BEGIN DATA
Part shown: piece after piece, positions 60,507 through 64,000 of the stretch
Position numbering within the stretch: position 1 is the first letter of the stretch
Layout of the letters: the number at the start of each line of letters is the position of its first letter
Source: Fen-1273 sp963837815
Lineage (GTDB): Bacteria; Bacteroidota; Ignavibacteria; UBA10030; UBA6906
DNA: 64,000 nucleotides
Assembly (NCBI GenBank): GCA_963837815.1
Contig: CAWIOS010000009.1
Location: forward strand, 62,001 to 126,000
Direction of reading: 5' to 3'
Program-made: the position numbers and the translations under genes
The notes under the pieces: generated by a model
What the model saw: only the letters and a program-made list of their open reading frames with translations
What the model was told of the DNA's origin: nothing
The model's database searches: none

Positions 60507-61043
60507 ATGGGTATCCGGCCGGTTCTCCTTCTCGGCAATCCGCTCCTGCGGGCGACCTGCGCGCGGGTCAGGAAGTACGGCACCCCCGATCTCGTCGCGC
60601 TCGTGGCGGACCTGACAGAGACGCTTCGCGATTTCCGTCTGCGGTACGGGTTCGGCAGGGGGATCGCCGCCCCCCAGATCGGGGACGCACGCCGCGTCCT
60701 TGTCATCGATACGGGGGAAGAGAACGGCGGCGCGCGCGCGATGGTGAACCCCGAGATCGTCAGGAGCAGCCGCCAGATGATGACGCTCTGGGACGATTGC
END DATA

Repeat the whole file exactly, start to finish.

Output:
Part shown: piece after piece, positions 60,507 through 64,000 of the stretch
Position numbering within the stretch: position 1 is the first letter of the stretch
Layout of the letters: the number at the start of each line of letters is the position of its first letter
Source: Fen-1273 sp963837815
Lineage (GTDB): Bacteria; Bacteroidota; Ignavibacteria; UBA10030; UBA6906
DNA: 64,000 nucleotides
Assembly (NCBI GenBank): GCA_963837815.1
Contig: CAWIOS010000009.1
Location: forward strand, 62,001 to 126,000
Direction of reading: 5' to 3'
Program-made: the position numbers and the translations under genes
The notes under the pieces: generated by a model
What the model saw: only the letters and a program-made list of their open reading frames with translations
What the model was told of the DNA's origin: nothing
The model's database searches: none

Positions 60507-61043
60507 ATGGGTATCCGGCCGGTTCTCCTTCTCGGCAATCCGCTCCTGCGGGCGACCTGCGCGCGGGTCAGGAAGTACGGCACCCCCGATCTCGTCGCGC
60601 TCGTGGCGGACCTGACAGAGACGCTTCGCGATTTCCGTCTGCGGTACGGGTTCGGCAGGGGGATCGCCGCCCCCCAGATCGGGGACGCACGCCGCGTCCT
60701 TGTCATCGATACGGGGGAAGAGAACGGCGGCGCGCGCGCGATGGTGAACCCCGAGATCGTCAGGAGCAGCCGCCAGATGATGACGCTCTGGGACGATTGC